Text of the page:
At least 80 women sue San Diego hospital alleging they were taped during procedures
Sharp Grossmont said the taping was part of an unrelated drug-stealing probe.
Dozens of women are suing a hospital in California after finding out the deliveries of their children as well as various operations were allegedly recorded by cameras in the facility without their knowledge.
San Diego's Sharp Grossmont Hospital is facing a lawsuit in which at least 80 women say their privacy was violated. They are accusing the hospital of invasion of privacy, negligence and the unlawful recording of private information.
"I was extremely embarrassed," said Carla Jones, who claims she was secretly recorded the hospital's cameras. "I was mortified at the idea there were video images of me in that extremely vulnerable and exposed moment."
Jones, who is part of a class-action lawsuit originally filed in 2016 against the hospital, claimed she was recorded during an emergency Cesarean section in May 2013 at Sharp Grossmont.
"I was mortified at the idea that there was video or images of me in that vulnerable and exposed moment," she told ABC News. "It really shook how comfortable I was with hospitals and doctors and if I could trust them."
Hidden cameras in three operating rooms allegedly filmed patients during childbirth and other procedures, according to court documents.
ABC News affiliate KGTV-TV, which broke the story Friday, said a court had denied the class-action certification as well as Sharp Grossmont's motion for a summary judgement. At least 80 women refiled, KGTV-TV said.
One image obtained by ABC News from one of the undercover cameras showed an empty operating room.
According to the refiled lawsuit, however, cameras recorded about 1,800 patients between July 2012 and June 2013. Patients were both "conscious and unconscious," "partially robed" and "emotionally and physically exposed," the lawsuit said.
Jessica Lincoln, another woman who claims she was secretly recorded at the hospital and is part of the newest lawsuit, said she was "shocked" after learning about the alleged recording at the hospital.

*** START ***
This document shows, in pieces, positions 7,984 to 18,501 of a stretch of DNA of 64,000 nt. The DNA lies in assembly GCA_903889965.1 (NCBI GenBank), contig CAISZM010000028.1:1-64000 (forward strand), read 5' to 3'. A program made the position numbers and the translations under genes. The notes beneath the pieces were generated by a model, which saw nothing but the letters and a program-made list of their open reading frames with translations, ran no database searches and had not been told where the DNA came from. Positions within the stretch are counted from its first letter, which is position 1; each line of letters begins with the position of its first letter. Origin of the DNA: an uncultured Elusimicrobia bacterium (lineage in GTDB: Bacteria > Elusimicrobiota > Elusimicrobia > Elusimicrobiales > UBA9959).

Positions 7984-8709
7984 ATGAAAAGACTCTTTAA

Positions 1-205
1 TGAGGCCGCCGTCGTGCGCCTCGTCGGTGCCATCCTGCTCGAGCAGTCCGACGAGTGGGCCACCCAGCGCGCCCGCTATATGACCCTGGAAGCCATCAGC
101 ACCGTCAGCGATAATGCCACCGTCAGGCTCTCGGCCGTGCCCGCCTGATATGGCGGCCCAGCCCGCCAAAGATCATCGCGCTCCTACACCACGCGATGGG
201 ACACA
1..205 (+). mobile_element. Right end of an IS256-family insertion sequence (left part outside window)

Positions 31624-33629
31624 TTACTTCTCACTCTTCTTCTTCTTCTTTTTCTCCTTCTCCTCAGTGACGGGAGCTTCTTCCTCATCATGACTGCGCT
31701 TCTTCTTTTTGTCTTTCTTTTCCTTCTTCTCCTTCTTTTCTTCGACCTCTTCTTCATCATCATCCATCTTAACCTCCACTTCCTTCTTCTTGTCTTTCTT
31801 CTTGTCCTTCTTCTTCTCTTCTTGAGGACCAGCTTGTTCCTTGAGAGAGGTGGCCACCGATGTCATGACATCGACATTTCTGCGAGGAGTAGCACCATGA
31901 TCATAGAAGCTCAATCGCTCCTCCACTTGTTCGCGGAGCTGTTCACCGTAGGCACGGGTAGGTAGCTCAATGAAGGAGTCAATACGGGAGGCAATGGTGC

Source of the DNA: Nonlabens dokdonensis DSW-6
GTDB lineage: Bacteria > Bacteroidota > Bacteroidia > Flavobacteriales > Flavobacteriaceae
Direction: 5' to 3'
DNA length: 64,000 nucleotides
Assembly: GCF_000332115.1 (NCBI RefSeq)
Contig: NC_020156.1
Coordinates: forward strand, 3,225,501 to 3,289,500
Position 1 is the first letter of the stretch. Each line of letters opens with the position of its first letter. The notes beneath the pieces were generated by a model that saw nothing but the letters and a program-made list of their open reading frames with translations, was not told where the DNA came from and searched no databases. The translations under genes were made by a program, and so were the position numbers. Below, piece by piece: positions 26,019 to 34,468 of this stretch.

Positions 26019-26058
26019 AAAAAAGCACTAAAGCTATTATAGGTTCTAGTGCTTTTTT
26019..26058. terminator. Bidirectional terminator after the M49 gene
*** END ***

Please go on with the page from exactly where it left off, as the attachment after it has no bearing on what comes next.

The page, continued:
"They didn't have my permission to do that so it was definitely wrong. It was definitely an invasion of my privacy. There's images floating around somewhere potentially viewed or could be viewed in the future by others without my permission that exposed me," said Lincoln, who said she had her youngest child as well as a tubal ligation in January 2013.
According to court documents, the hospital claimed the cameras were placed on medication carts and set to record when they detected motion as part of an investigation into an employee accused of stealing medications from one of the operating rooms.
It really shook how comfortable I was with hospitals and doctors and if I could trust them.
"Even after they confronted the employee and they had identified the source of the missing drugs in their mind, they continued to operate the cameras for two additional months," said Allison Goddard of the Patterson Law Group who filed the new lawsuit.
Sharp Healthcare told ABC News in a statement: "Between July 2012 and June 2013, a computer monitor with a motion-activated camera was installed in each of Sharp Grossmont Hospital's three Women's Center operating rooms, where it was previously detected that powerful drugs were missing from the anesthesia carts. The three cameras were installed and operated to insure patient safety by identifying the person or persons responsible for the removal of the drugs. Although the cameras were intended to record only individuals in front of the anesthesia carts removing drugs, others, including patients and medical personnel in the operating rooms, were at times visible to the cameras and recorded. An initial lawsuit alleging privacy violations and other claims stemming from the video recording was filed against Sharp HealthCare and Sharp Grossmont Hospital in 2016. The case remains active and Sharp is unable to comment further about this matter. Sharp HealthCare and Sharp Grossmont Hospital continue to take extensive measures to protect the privacy of our patients. The surveillance methods in the 2012-13 investigation were used for this particular case only and have not been used again. We sincerely regret that our efforts to ensure medication security may have caused any distress to those we serve."
The Patterson Law Group said, however, that while Sharp Grossmont claimed that nearly half of the videos were deleted, the hospital had yet to say exactly when the videos were deleted, how they were deleted and who handled the deleting.
ABC News' Doug Vollmayer Patrick Doherty and Suzanne Yeo contributed to the reporting of this story.